Most associations have no strategic plans

Only six sports associations have comprehensive strategic plans that are a necessity for getting annual subvention from the government.

Malawi National Council of Sports (MNCS) sports development manager Ruth Mzengo said the development could lead to over 30 disciplines risking their annual subvention once Parliament approves the national budget following the council’s announcement in January that government will stop funding sports programmes that are not highlighted in the associations’ strategic plans.

She said Football Association of Malawi (FAM), Netball Association of Malawi (NAM), Malawi Aquatic Union (MAU), Golf Union of Malawi (GUoM), Hockey Association of Malawi (HAM) and Malawi Cricket Union (MCU) have strategic plans that clearly outline and analyse their mission.

“Most associations are yet to come up with the necessary strategic plans and that is worrisome,” Mzengo said.

She said some of the associations were “sent back” after coming up with “one-page calendar of events” which they submitted as their ‘strategic plans’. 

“This has prompted us to visit the associations one by one to give them proper guidance on how they can come up with comprehensive plans as some administrators lack capacity,” she said.

However, some associations cited financial challenges as the reason for failing to come up with strategic plans.

Athletics Association of Malawi (AAM) general secretary Frank Chitembeya yesterday said since government stopped funding sports associations’ gatherings such as annual general meetings (AGMs), it is difficult for them to come together to formulate the document.

“The formulation of a strategic plan requires a lot of consultations and input and that can only happen when you are financially stable,” he said.  

“Government’s decision to stop funding associations’ meetings was supposed to be properly defined because some gatherings are important for programme implementation. We cannot make programmes without people coming together to bang heads.”

Malawi Handball Association (Maha) general secretary Dennis Kumwenda concurred with Chitembeya that in the absence of government’s financial support, most associations do not have corporate sponsorship.

“Strategic plan is not an easy thing you can just make out of the blues. Our concern is that we need to mobilise funds to come together and come up with a comprehensive document,” he said.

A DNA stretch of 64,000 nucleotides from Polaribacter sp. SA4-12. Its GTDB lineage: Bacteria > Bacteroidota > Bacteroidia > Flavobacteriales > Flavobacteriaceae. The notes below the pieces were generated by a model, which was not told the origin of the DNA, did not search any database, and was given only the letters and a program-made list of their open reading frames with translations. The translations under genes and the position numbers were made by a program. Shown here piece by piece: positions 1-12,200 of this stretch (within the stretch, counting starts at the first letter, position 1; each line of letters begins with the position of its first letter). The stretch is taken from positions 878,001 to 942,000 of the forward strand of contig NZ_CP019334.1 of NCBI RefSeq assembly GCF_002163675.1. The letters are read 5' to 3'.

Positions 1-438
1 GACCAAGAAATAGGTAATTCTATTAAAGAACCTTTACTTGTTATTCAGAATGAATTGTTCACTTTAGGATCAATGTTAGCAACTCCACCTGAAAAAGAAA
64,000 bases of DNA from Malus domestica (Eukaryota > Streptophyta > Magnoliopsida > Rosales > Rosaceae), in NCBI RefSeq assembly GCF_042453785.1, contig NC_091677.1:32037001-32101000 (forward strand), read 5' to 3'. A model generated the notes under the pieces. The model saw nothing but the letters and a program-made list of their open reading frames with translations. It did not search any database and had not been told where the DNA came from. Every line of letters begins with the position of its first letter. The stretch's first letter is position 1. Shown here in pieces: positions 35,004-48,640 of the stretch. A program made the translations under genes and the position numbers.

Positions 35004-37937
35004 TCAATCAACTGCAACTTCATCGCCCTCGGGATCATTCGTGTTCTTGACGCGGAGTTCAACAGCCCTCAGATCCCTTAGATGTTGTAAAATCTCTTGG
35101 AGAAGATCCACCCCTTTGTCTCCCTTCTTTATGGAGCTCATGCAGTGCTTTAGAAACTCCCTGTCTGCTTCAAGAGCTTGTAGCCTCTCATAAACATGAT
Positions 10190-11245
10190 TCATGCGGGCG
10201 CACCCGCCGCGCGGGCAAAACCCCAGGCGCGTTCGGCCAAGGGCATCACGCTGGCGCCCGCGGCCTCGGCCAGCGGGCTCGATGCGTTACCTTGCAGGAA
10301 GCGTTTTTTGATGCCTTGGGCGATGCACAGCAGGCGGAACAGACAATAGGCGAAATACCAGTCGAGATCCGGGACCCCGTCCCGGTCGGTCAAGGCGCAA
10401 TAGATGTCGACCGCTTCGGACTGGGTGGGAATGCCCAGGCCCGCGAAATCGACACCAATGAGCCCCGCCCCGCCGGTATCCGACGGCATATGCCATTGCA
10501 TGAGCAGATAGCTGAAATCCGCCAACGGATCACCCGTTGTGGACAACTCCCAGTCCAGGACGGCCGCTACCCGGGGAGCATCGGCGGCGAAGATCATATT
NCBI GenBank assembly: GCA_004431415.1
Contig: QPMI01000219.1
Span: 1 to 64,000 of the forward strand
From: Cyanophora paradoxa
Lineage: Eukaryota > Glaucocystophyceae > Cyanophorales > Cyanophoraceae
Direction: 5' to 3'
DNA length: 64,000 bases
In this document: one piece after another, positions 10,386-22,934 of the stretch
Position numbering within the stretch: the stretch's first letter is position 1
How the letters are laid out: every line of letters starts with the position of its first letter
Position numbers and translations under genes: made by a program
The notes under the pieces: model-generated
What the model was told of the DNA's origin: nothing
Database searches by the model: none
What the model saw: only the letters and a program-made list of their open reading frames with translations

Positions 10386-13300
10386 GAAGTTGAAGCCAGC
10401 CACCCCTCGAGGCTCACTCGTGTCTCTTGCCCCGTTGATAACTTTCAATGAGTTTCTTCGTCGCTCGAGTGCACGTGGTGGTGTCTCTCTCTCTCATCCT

“Tentatively, we have sent our calendar of events for 2019 and 2020 to the council. On our strategic plan, we are still working on it and hopefully within a measurable period, we will be able to submit to the council.”

Basketball Association of Malawi (Basmal) president Hamlet Kamtengeni said they are in the process of revising their strategic plan.

Nevertheless, associations that have formulated their strategic plans said it was not an easy task, but it was a necessity for their growth.

“We realise that football standards cannot improve if we ignore the importance of having a strategic plan,” FAM president Walter Nyamilandu said.

He said among FAM’s four-year plans are the creation of integrated youth leagues (Under-15, 17 and 20) culminating into junior national teams to build a strong national team, commercialisation to generating supplementary income and infrastructure development leading to the completion of state of the art stadium at Chiwembe, continued rehabilitation of Chilomoni Stadium and refurbishment of Luwinga Technical Centre in Mzuzu.

NAM president Khungekile Matiya said the netball governing body has highlighted in its plans the introduction of nationwide junior leagues, the construction of an indoor court, the hiring of Malawi Queens’ permanent coach and recruiting of a marketing officer to boost their commercialisation drive. 

According to economist Chiku Kalilombe, consultants charge between K1 million and K14 million to help organisations formulate strategic plans.

He, however, said sometimes the formulation does not require many resources “only that lack of will among some sports administrators as expertise within their bodies can do the job”.

Kalilombe said: “It might not be the perfect one but at least each association should have a plan that guides them on how to move forward in their operations.”

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